In a previous post, I was talking about how you can build SharePoint 2013 apps using TFS 2012. In this post, I will guide you through the process of creating App packages using a TFS 2012 build. There are some small things that you need to know.
Required Components on your on-prem TFS build server
To start, you need two extra components on your build server, to be able to create App packages on the one hand, and Web Deploy packages on the other hand (if you’re creating an “Auto Hosted” or a “Provider Hosted App”).
- The first component you need is Web Deploy V3, which you can download here.
- Next, you need to copy paste the following folder from your local machine to your Build Server. “C:\Program Files (x86)\MSBuild\Microsoft\VisualStudio\v11.0\Web”. Otherwise you will get this nice error:
Hosted TFS Build Server, you can use it, now!
In my previous post, I mentioned that the Hosted TFS Build Server could not yet be used because the “Office 2013 and SharePoint 2013 Developer Tools” were not installed. Well, good news, now they are! You can make use of the Hosted TFS Build Server. This is an overview of the installed component on the hosted Build Server.
Creating App Packages
Previous versions of SharePoint have the notion of SharePoint Solution Packages (wsp). It was also possible to use TFS (2010) for creating these packages. You can find a nice how-to on this link. It all comes down to that one parameter called “/p:IsPackaging=true”. You need to pass this parameter to MSBuild.
Now with the new App model of SharePoint 2013, this behavior is identically. You also need to pass this parameter to MSBuild. To do this, create a new TFS Build Definition (like described in my previous post). On the “Process” part, check the “Build process parameters” and find the “MSBuild Arguments” on section “3.Advanced”. Add the parameter “/p:IsPackaging=true”.
Save the build definition and queue a new build (right-click on the definition, and select “Queue New Build…”. After a while, you will see that you have a nice red build. Yes indeed, build failed!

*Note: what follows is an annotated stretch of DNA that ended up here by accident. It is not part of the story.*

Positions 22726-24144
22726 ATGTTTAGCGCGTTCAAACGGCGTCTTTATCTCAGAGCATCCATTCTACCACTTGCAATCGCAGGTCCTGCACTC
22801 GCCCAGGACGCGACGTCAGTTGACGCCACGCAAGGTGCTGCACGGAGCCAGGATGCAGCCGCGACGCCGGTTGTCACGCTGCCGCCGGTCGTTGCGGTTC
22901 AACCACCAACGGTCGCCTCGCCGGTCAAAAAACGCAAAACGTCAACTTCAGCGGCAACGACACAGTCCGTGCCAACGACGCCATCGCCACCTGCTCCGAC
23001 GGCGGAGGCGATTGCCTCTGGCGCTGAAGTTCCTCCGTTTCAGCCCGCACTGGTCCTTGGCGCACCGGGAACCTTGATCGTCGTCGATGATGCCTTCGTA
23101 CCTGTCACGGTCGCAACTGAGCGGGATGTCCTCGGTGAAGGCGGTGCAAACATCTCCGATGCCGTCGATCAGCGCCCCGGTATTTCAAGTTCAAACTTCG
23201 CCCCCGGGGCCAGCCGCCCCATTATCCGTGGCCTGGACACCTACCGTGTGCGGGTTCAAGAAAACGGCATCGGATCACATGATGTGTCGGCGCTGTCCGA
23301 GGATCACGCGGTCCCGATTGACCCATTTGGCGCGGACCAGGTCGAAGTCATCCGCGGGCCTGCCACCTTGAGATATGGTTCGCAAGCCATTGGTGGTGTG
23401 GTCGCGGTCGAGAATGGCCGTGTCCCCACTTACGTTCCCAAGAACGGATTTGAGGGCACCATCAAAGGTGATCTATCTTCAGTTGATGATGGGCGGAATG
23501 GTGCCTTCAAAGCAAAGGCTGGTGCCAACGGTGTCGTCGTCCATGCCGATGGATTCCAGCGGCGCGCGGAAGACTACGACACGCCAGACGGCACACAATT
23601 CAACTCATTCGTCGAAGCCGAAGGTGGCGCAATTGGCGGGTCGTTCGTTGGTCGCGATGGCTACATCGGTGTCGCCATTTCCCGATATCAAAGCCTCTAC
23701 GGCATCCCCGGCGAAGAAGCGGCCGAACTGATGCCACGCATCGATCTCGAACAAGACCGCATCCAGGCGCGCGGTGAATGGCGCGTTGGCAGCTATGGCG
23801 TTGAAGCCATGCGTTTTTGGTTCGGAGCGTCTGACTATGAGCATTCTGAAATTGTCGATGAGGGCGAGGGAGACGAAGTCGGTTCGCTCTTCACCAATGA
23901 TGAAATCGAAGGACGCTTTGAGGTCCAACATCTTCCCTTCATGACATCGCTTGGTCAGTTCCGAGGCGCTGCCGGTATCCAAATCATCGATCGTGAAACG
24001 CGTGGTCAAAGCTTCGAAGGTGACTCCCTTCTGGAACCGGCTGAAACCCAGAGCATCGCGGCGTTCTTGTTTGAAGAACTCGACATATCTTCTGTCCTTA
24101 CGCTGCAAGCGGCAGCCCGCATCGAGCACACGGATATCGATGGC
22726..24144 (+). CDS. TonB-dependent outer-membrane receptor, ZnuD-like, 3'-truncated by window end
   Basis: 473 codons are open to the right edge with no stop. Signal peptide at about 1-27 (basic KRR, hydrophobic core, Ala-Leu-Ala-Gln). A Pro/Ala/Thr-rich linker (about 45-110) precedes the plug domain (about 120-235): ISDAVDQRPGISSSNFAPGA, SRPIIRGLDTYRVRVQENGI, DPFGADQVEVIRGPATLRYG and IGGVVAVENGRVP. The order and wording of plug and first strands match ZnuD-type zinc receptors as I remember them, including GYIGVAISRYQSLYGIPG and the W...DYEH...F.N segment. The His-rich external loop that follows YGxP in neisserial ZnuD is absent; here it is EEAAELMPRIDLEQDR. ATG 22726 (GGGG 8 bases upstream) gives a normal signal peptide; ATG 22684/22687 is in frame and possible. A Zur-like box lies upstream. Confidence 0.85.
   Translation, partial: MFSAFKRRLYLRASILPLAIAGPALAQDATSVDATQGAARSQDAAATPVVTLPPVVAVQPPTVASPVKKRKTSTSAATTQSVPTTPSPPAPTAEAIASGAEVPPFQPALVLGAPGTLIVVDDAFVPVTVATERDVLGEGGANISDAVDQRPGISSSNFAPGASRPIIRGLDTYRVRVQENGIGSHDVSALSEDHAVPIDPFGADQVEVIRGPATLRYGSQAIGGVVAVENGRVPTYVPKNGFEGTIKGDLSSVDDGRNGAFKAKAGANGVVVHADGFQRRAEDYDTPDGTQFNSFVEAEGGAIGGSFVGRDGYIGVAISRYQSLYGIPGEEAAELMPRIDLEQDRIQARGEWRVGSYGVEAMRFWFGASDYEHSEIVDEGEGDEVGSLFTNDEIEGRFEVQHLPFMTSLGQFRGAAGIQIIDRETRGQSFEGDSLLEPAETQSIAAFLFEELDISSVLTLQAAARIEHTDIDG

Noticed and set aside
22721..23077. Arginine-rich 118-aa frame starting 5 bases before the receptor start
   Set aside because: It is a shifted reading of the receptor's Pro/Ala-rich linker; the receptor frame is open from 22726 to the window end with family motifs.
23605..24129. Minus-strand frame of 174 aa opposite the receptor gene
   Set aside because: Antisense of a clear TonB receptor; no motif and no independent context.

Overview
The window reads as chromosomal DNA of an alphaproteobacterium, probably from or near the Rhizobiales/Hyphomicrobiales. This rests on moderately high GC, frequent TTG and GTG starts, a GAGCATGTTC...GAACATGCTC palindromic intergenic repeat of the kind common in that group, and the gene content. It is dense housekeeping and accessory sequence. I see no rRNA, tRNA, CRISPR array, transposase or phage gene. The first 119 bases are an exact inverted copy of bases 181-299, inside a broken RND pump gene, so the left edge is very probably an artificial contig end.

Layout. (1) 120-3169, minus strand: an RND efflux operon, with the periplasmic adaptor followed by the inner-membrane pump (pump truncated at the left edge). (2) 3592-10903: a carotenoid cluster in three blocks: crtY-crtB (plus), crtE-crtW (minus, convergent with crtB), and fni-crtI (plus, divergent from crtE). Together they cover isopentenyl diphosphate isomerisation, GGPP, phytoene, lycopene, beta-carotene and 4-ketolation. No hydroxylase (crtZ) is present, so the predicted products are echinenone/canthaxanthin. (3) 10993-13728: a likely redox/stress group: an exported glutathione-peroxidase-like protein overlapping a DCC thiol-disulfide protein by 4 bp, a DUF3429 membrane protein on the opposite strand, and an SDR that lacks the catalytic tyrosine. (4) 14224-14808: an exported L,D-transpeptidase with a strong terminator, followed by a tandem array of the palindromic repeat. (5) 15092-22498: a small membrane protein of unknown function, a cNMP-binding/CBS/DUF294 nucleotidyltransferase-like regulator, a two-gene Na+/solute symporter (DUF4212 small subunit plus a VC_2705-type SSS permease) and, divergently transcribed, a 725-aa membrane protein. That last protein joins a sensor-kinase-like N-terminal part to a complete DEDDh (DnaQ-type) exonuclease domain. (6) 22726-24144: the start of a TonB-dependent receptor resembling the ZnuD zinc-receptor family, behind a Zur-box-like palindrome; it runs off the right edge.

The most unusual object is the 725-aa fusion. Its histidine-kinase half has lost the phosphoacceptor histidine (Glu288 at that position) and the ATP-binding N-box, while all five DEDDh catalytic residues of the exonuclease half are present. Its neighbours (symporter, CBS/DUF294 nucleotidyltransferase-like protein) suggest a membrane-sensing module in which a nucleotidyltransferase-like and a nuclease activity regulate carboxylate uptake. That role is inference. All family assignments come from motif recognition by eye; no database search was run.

The problem is in fact a (small) bug on the TFS part of the build process. To create an App package, the AppManifest.xml my not be marked as ‘read-only’. Because we’re using TFS, files are marked as ‘read-only’ once they are downloaded to the Workspace. The reason for that is because the TFS 2012 build server uses ‘Server’ workspaces. Meaning that every file gets this annoying ‘read-only’ file attribute. Local workspaces, on the other hand do not behave like that, but a Build Server always use the server workspace. (You can find a nice overview about the difference between Local and Server workspaces here). There are also reports that you can have the same behavior when you want to create an App package using Visual Studio. (Right-click on your project, and select ‘Deploy’). You will not have this issue when you’re using a local TFS workspace, as files will not be marked as “read-only” than.
Unfortunately, there is no easy solution to fix this error, except a small modification to the Build Process Template. (There is an awesome guide available by the ALM Rangers to get you started, get it here). What you could do is make a copy of the ‘DefaultTemplate.11.1.xaml‘ file, and add an extra workflow activity to this template who will remove to ‘read-only‘ attribute from the AppManifest file.
The Real Solution
Now I see you thinking: nah, I really don’t like editing WF 4.5 XAML files. Well, good news, someone already created a Build Process Template with this modification. There is a nice Codeplex project called “Office / SharePoint 2013 Continuous Integration with TFS 2012“. There you can download a customized Build Process Template that can be used. All you have to do is adding this XAML file to the (for example) “BuildProcessTemplates” folder in Source Control, and change your Build Definition that it will use the new Build Process Template. So it looks like:
That’s it. Just queue a build, and it should be green. (You also don’t really need to add the parameter “/p:IsPackaging=true” anymore, because this great Build Process Template will take care of this. But it’s also that smart that it will detect if you did pass the parameters, so no problem).
So for now, I talked about how you can actually build you SharePoint 2013 App project using TFS. In this post I described how you can produce an .APP package. In my next post, I will talk about how you can deploy your App. I will also make use of this Build Process Template from CodePlex, because it’s already all in there!
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